Sunday, September 25

New Zealand MP stood down after fresh bullying claims from female former flatmate | new zealand politics


New Zealand’s opposition party has stood down MP Sam Uffindell and launched an investigation after backing him for two days, following fresh allegations of bullying behavior during his university years, which he denies.

The move comes after a woman who lived with Uffindell and three other University of Otago flatmates in 2003 alleged in an interview with broadcaster RNZ released on Tuesday that Uffindell was an aggressive “verbal bully” who could become physically intimidating, and would trash the house after “excessive” alcohol and drug use.

“He was smashing on my door and yelling obscenities and basically telling me to get out – ‘hit the road, fatty’,” the woman, who has kept her identity private, said. “I ended up climbing out of my bedroom window and ran to a friend’s house to stay the night. I feared for my safety. I was scared.”

National party leader Chris Luxon said in a statement: “This evening my office became aware of very concerning accusations made to RNZ about behavior shown by Mr Uffindell toward a female flatmate in 2003 while at university.

“Mr Uffindell disputes the allegations and in the interests of natural justice, an independent investigation will now be undertaken to determine the facts. While this process is under way, Mr Uffindell will be stood down from the caucus.

The investigation, led by a QC, is expected to take two weeks, and its terms of reference have yet to be confirmed.

Uffindell denied the allegations, saying in a statement that “flatmates fell out” and the incident “simply did not happen”. “When I was a student at Otago I enjoyed a student lifestyle, which included drinking and, at times, smoking marijuana. While in second year a number of flatmates fell out – and two of the flatmates left midway through the year,” he said.

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“I reject any accusation that I engaged in behavior that was intimidatory or bullying. This simply did not happen.”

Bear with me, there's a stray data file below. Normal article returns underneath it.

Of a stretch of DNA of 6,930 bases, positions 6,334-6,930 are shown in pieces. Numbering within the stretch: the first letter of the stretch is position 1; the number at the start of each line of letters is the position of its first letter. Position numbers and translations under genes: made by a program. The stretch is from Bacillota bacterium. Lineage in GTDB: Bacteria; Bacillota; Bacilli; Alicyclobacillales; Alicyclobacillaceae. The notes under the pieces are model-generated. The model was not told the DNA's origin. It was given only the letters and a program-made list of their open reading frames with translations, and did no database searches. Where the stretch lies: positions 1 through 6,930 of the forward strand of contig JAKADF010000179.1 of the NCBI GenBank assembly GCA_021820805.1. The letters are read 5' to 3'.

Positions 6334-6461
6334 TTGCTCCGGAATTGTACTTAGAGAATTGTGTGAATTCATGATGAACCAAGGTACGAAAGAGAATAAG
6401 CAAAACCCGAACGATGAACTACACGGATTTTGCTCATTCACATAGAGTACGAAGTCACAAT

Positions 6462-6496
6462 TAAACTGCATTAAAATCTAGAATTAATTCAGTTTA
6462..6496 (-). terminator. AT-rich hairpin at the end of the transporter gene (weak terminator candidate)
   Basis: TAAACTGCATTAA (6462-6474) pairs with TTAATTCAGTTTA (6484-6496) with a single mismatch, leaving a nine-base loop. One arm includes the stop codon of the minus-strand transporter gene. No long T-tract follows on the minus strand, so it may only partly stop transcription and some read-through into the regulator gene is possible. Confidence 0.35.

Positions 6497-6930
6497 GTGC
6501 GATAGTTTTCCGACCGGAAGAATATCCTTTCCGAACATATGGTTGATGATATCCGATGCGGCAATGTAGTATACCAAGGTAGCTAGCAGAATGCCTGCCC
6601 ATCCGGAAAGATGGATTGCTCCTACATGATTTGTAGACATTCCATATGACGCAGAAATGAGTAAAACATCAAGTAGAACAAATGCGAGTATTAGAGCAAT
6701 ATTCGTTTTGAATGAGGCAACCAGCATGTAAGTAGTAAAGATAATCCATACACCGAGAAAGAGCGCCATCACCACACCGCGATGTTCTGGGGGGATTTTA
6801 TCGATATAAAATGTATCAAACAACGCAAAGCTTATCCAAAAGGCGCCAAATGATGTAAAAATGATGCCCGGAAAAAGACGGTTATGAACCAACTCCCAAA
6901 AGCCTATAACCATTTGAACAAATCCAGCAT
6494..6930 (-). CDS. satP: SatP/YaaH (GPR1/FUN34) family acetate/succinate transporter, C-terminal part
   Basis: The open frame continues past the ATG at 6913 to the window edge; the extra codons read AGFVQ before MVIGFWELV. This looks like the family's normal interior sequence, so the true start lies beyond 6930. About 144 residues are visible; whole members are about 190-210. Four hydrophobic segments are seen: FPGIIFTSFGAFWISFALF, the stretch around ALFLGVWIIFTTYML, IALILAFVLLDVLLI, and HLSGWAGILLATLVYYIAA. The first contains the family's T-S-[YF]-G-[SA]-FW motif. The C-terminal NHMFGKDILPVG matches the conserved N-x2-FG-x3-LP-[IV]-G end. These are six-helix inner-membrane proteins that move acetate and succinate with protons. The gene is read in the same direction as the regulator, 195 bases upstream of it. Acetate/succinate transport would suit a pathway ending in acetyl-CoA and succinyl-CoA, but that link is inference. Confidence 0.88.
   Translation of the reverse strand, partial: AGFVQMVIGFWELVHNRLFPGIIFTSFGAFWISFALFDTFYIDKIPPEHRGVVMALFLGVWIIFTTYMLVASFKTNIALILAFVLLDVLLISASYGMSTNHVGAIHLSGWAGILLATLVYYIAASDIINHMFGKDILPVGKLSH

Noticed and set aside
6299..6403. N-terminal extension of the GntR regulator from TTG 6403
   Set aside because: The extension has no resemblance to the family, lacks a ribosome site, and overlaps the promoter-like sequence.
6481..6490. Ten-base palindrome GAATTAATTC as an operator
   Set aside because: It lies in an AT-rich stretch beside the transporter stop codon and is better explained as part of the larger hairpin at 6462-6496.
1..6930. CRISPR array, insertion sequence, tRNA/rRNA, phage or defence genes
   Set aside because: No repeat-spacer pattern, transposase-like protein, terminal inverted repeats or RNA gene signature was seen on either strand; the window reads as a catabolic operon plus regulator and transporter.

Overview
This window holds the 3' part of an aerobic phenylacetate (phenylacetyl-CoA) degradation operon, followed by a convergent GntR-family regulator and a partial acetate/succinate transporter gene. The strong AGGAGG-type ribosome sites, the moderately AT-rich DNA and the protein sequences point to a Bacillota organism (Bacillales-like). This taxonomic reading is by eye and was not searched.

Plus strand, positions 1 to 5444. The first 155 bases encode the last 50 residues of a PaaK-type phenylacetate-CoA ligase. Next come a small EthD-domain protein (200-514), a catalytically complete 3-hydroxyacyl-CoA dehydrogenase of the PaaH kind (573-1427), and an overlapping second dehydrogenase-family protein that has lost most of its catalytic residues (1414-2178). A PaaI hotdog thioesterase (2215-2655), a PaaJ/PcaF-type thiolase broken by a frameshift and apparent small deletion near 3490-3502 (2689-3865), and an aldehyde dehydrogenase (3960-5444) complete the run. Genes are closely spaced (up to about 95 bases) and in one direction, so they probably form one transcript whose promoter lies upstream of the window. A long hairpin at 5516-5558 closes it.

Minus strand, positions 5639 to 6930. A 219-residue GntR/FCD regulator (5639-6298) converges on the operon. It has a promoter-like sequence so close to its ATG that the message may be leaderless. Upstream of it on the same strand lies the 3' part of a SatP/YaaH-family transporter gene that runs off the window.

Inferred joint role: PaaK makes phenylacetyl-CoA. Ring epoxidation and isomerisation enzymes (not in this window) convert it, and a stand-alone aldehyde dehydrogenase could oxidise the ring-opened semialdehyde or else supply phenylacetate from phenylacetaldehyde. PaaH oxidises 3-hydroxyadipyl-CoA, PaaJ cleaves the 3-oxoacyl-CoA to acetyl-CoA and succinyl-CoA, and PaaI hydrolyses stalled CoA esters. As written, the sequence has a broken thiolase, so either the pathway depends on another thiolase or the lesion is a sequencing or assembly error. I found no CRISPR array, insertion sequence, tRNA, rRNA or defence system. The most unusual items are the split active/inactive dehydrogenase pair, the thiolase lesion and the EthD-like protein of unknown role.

Uffindell is the National party’s newest MP, winning a June by-election for the safe seat of Tauranga.

The new allegations come on the back of reporting by news outlet Stuff on Monday which alleged that in 1999, Uffindell – then 16 – beat up a 13-year-old as part of a group attack at the prestigious Auckland’s Kings College that left the victim bruised and experiencing significant trauma. He was asked to leave the school following the attack.

After 22 years, Uffindell apologized to his victim last year after a stint overseas, telling Stuff his remorse was unlinked to his political ambitions. The victim told Stuff he accepted the apology at the time but was rocked to see Uffindell stand for politics months later.

On Tuesday morning, Uffindell told media that he had apologized to other people for his behavior at school. “I’m not proud at all,” he said. “I was effectively a bully. I was a mean person. There will be other people at high school that I have hurt.”

I have reported party bosses of the 1999 incident in the lead-up to the preselection but it was not made public.

The saga is a significant problem for Luxon and his party, which has been beleaguered by a questionable track record of candidate selection.

On Tuesday, Luxon said Uffindell was “a good candidate and is a high integrity person and he’s got a good character”.

On Wednesday, his tone had changed. Speaking to RNZ, Luxon called the new allegations “very concerning and very serious” but defended his earlier assessment of him. “The determination was look, a 38-year-old man is different from a 16-year-old bully. He genuinely felt… he had reformed and changed,” he said.

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Luxon noted that Uffindell had previously declared the King’s College bullying incident “but that doesn’t preclude the fact that we are a party of law and order”.

Uffindell also faces accusations of hypocrisy. He campaigned on law and order issues, saying in his maiden speech that Tauranga was battling a “growing culture of lawlessness, lack of accountability, a sense of impunity, and significant underlying generational social problems”.


www.theguardian.com

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